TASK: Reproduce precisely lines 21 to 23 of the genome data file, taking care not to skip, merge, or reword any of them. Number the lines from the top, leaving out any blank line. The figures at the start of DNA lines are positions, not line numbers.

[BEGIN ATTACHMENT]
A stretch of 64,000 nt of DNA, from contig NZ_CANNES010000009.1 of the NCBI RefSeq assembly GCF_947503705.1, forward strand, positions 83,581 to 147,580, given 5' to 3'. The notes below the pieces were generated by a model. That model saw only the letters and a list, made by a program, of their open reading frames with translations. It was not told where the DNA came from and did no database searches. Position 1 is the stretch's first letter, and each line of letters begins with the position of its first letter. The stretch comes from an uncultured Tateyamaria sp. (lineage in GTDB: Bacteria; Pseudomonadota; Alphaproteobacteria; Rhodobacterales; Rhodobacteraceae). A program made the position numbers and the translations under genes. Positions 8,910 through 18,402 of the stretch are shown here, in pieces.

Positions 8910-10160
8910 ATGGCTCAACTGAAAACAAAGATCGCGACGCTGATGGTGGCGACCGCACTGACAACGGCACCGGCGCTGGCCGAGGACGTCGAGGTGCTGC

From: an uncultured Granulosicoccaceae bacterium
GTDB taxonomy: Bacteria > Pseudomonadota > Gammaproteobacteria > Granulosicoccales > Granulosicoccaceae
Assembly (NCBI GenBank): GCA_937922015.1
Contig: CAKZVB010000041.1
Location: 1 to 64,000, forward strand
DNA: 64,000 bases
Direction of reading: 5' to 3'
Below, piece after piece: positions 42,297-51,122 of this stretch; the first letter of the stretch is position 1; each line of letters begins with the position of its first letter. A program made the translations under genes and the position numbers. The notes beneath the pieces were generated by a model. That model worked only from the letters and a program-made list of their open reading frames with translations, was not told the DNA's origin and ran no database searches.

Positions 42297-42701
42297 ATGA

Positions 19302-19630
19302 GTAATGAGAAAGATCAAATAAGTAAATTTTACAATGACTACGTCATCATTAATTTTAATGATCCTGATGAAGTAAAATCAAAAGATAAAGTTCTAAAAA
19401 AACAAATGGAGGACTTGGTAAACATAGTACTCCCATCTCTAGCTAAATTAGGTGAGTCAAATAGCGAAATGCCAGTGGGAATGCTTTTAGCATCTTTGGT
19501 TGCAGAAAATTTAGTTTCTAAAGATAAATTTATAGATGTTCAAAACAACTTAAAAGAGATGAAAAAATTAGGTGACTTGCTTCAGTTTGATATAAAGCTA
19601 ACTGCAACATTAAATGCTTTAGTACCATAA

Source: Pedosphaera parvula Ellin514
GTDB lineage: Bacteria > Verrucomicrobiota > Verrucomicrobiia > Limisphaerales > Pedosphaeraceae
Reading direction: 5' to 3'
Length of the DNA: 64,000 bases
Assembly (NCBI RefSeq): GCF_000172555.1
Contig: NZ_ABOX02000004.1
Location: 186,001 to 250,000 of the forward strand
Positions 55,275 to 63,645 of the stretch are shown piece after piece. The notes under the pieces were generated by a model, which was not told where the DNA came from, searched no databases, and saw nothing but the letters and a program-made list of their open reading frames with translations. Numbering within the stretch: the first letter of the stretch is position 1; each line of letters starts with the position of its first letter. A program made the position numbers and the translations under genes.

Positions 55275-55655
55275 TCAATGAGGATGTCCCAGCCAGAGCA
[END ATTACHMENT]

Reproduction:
Reading direction: 5' to 3'
Length of the DNA: 64,000 bases
Assembly (NCBI RefSeq): GCF_000172555.1